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admiration affection answer appeared assure beauty become believe Buckhurst called Caroline cause character charming Colonel commissioner consider continued danger daughter dear desire expect express eyes Falconer father favour fear feel felt female fortune Gabrielle give Godfrey hand happiness Hauton hear heard heart honour hope Hungerford husband idea imagination interest kind knew Lady leave Leonora LETTER live look Lord Oldborough manner means mind Miss moment mother nature never object observed Olivia once opinion passion Percy perhaps person pleasure poor possible present promise reason Rosamond seemed seen sense smile society soon speak spirit sure talk taste tell thing thought tion turned understand virtue whole wife wish woman women write young
Seite 96 - In these, ere triflers half their wish obtain, The toiling pleasure sickens into pain : And e'en while fashion's brightest arts decoy, The heart distrusting asks if this be joy.
Seite 205 - If he had been warmly in love, he would not so easily have given up hope. ' None, without hope, e'er loved the brightest fair ; But Love can hope, where Reason should despair.' That, I think, is perfectly true,
Seite 97 - Be she meeker, kinder, than fhe turtle-dove or pelican : If she be not so to me, What care I how kind she be? Shall a woman's virtues move Me to perish for her love? Or, her well-deservings known, Make me quite forget mine own? Be she with that goodness blest Which may merit name of Best; If she be not such to me, What care I how good she be?
Seite 169 - Oh that I had the wings of a dove, that I might fly away and be at rest,
Seite 11 - Her name was Margaret Lucas, youngest sister to the Lord Lucas of Colchester, a noble family ; for all the brothers were valiant, and all the sisters virtuous.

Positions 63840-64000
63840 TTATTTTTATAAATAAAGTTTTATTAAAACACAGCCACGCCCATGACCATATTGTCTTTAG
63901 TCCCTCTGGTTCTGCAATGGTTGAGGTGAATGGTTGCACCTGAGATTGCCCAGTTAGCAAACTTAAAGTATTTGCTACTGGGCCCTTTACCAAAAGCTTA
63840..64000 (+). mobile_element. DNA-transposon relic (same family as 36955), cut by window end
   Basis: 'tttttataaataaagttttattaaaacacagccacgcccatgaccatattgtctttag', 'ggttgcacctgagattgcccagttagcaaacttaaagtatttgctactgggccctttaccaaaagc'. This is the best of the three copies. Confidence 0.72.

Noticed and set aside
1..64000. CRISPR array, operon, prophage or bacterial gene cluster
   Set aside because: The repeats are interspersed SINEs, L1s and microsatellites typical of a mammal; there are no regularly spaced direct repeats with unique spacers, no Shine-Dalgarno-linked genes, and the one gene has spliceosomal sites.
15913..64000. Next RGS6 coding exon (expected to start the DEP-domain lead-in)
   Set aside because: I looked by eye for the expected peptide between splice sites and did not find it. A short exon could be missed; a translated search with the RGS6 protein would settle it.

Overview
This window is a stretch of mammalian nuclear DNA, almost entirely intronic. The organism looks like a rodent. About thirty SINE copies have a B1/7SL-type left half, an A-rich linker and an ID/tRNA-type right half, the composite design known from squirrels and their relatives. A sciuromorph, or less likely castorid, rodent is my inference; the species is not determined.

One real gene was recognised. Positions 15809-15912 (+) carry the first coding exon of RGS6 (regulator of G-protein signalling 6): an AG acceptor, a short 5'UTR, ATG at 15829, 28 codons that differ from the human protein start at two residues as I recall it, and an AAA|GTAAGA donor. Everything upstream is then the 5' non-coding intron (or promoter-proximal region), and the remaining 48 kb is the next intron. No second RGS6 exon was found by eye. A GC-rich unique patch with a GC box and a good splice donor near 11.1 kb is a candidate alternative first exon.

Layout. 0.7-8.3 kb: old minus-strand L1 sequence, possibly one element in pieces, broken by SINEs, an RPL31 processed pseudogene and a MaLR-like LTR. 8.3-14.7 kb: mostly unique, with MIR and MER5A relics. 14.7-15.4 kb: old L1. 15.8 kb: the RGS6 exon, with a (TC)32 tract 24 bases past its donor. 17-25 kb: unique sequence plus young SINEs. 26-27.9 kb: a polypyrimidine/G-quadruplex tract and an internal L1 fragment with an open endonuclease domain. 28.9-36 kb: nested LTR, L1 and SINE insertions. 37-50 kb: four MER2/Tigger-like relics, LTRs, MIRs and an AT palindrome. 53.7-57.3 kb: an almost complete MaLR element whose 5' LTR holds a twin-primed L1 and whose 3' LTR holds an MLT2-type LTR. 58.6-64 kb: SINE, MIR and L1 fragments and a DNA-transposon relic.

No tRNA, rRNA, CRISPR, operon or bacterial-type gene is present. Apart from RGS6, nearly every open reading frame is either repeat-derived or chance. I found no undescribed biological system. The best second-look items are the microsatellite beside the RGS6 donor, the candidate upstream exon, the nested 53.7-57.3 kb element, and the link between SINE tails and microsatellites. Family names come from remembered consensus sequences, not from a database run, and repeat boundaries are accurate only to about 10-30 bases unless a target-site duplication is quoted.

Seite 220 - Ask a northern Indian, says a traveller who has lately visited them, ask a northern Indian what is beauty? and he will answer, a broad flat face, small eyes, high cheek bones, three or four broad black lines across each cheek, a low forehead, a large broad chin, a clumsy hook nose, &c. These beauties are greatly heightened, or at least rendered more valuable, when the possessor is capable of dressing all kinds of skins, converting them into the different parts...
Seite 218 - I dread that she should acquire, even from the enchanting eloquence of Rousseau, the fatal idea, that cunning and address are the natural resources of her sex ; that coquetry is necessary to attract, and dissimulation to preserve, the heart of man.
Seite 194 - Coxe tells us, that certain Russian ladies split their pearls, in order to make a greater display of finery. The pleasure of being admired for wit or erudition, I cannot exactly measure in a female mind ; but state it to be as delightful as you can imagine it to be, there are evils attendant upon it, which, in the estimation of a prudent father, may overbalance the good. The intoxicating effect of wit upon the brain has been well remarked by a poet, who was a friend to the fair sex ; and too many...